July 24--The musical of "Les MisÉrables," based on Victor Hugo's sprawling novel, has been a theatrical staple on professional stages for nearly 30 years, and an audience favorite in both its award-winning stage and film versions. That almost completely sung epic is tough to pull off on a smaller stage, but there are two chances for audiences to experience the show this summer at different ends of Cape Cod.
In Orleans, the Academy of Performing Arts has brought back its acclaimed and well-attended production from last year, with all but six of the 34 cast members returning for a show that runs for 28 performances. In Falmouth, College Light Opera Company is staging "Les Miz" for the first time, with six shows Tuesday through July 26. The "At last!" in the CLOC brochure announcement hints at how much and how long the all-musicals group has wanted to produce this show: Officials say they've been trying to get the production rights for 10 years, but only finally got the OK this year.
The Claude-Michel Schonberg/Alain Boublil musical is based on Hugo's novel about a 19th-century French peasant, Jean Valjean, who is jailed for stealing a loaf of bread. He then escapes and seeks redemption through a better life while a dogged police officer pursues him and revolutionaries rally against an oppressive government.
Academy artistic director Peter Earle, who's also director of "Les Miz," says part of the reason for doing the show again is because he had to turn away so many people from sold-out houses last summer -- houses that included people who returned four and five times.
"The audience response was just so overwhelmingly good, but there were so many people who didn't have the chance to see it," Earle says. In addition, accomplishing what "is basically an opera" with an all-volunteer cast was "a bit of a watershed musical for us," he says, and he wanted to give the actors another chance to be part of it while so many were still available and right for the parts.
Not that he or the actors are resting on the 2013 success. Earle has been making tweaks in staging and choreography while working in the new Marius, Fantine and ensemble members. "If we're going to do it, we're going to make it even better than it was," Earle says he's been telling his actors. "We're trying very hard to make things pop and sparkle. ... If people heard about the show and expect wonderful things, we need to deliver."
CLOC officials see the music as the biggest challenge for their production, especially because the company presents a new musical each week so the "Les Miz" score must be mastered by singers and the live orchestra in only a week. "Before any staging is done, there is an entire day dedicated to teaching and developing the choral sound upon which the rest of the show is built," they said in an email.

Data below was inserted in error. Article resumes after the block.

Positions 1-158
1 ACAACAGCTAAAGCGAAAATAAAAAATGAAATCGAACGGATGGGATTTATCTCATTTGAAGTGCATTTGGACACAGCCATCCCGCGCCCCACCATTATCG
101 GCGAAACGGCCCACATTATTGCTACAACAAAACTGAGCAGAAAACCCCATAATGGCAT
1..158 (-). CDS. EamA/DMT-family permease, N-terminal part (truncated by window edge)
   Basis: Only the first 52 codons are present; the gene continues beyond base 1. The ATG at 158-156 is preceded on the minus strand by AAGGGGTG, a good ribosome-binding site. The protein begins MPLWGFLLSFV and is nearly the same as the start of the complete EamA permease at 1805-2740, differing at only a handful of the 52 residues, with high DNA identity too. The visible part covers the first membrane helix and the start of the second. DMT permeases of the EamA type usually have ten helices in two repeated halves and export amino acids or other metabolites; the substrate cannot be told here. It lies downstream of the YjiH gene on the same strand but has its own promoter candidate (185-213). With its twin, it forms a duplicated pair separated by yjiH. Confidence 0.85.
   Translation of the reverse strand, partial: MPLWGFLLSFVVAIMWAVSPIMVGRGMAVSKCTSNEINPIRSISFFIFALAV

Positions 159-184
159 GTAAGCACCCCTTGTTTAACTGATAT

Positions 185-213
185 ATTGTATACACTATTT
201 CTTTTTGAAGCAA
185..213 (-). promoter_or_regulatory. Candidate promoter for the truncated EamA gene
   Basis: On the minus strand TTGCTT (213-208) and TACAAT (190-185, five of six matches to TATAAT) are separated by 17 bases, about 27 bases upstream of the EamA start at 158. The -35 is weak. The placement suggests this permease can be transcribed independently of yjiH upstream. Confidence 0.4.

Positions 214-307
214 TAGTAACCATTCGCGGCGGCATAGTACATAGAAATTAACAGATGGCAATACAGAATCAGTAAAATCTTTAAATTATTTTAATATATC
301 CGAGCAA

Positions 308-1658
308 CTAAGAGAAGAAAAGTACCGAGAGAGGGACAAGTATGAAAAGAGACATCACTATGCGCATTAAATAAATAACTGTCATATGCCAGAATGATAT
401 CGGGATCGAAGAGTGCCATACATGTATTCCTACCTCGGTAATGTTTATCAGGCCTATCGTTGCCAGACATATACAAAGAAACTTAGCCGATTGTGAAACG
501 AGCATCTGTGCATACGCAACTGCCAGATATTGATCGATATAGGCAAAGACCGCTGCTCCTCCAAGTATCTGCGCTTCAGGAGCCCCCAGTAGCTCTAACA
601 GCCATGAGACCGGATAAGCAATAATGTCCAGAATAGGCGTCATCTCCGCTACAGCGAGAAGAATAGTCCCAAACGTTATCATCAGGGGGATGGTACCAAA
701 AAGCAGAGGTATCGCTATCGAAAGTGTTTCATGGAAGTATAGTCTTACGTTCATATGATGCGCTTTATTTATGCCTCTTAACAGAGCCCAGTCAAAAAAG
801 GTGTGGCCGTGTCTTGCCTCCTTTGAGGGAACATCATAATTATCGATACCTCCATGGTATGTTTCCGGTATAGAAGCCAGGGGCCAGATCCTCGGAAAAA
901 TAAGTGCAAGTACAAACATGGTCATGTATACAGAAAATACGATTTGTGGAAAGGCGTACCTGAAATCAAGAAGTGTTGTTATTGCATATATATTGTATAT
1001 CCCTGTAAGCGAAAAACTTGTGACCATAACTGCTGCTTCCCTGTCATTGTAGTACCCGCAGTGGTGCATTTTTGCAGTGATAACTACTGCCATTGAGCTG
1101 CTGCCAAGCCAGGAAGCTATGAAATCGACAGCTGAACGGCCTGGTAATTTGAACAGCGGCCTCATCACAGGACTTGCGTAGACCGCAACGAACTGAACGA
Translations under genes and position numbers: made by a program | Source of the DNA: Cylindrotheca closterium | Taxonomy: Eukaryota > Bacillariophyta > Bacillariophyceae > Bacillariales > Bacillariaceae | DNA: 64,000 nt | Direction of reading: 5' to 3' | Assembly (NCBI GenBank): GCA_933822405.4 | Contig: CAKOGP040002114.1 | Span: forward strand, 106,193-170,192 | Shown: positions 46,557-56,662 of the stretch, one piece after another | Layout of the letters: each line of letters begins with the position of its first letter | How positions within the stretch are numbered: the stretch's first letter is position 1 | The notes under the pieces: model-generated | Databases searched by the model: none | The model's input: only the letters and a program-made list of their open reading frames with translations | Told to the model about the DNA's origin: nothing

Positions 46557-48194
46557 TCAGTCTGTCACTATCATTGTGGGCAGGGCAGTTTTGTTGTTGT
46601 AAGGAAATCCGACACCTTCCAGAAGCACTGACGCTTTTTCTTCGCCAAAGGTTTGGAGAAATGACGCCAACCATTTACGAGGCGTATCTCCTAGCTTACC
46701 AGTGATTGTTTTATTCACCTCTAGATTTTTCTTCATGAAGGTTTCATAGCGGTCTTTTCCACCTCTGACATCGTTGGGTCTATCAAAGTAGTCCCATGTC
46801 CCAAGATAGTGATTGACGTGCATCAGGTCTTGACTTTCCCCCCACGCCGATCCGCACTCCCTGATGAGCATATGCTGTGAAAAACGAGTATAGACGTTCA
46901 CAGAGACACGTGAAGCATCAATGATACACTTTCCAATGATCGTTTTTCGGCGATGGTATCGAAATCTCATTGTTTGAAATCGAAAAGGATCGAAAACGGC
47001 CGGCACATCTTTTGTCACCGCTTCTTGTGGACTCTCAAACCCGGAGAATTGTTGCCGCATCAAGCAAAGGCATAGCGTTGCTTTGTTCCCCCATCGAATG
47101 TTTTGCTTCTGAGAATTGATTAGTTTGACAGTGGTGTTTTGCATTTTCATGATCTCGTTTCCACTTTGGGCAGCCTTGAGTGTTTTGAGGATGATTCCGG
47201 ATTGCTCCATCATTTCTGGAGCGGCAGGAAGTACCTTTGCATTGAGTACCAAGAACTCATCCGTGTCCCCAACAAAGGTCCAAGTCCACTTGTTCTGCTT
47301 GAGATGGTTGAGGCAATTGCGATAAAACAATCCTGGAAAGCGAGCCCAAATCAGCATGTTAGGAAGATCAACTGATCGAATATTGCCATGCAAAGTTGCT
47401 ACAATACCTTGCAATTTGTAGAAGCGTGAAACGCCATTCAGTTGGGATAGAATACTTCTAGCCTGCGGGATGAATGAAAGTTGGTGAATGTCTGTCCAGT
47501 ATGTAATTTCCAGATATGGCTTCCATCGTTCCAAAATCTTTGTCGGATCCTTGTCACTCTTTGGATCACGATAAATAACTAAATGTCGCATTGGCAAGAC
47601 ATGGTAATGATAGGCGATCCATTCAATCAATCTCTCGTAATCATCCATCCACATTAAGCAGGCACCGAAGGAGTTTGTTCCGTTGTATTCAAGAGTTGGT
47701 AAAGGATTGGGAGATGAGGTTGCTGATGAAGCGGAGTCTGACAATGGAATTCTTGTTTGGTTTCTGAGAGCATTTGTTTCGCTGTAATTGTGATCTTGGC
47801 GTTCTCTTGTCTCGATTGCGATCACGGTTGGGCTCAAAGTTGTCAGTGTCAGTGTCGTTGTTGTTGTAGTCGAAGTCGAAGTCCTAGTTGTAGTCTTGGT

Part of the musical's fame in the 1990s was a giant turntable that helped to create numerous locations and keep the complicated story moving. CLOC officials say they are contractually prohibited from using the barricade revolve "so there will be plenty of creative innovations used" to achieve the same effect, with a set design focusing on "timeless pieces" -- such as chairs, benches, stools and cables -- that can represent a variety of time periods and settings.
Earle found that using visual slide projections to set scenes was the key to being able to stage the show in the 162-seat, second-floor arena stage in Orleans.
"There are very few places that you can see a show of this magnitude in such an intimate setting," Earle says. "You feel like you could reach out and touch Jean Valjean from your seat. Most of the productions of this are big, sprawling productions ... (but) with the people sitting there, you feel like they want to get up to be part of the barricade."
The deep emotions of the story are also enhanced in the smaller venue, he believes. "All of our voices are top-notch, and when you hear the finale of Act 1 ("One Day More") sung with those voices in this theater, it's magical," he says, noting he still gets goosebumps at that moment every night. "You are just absorbed by the sound, and I don't know any other theater around here that you can get that."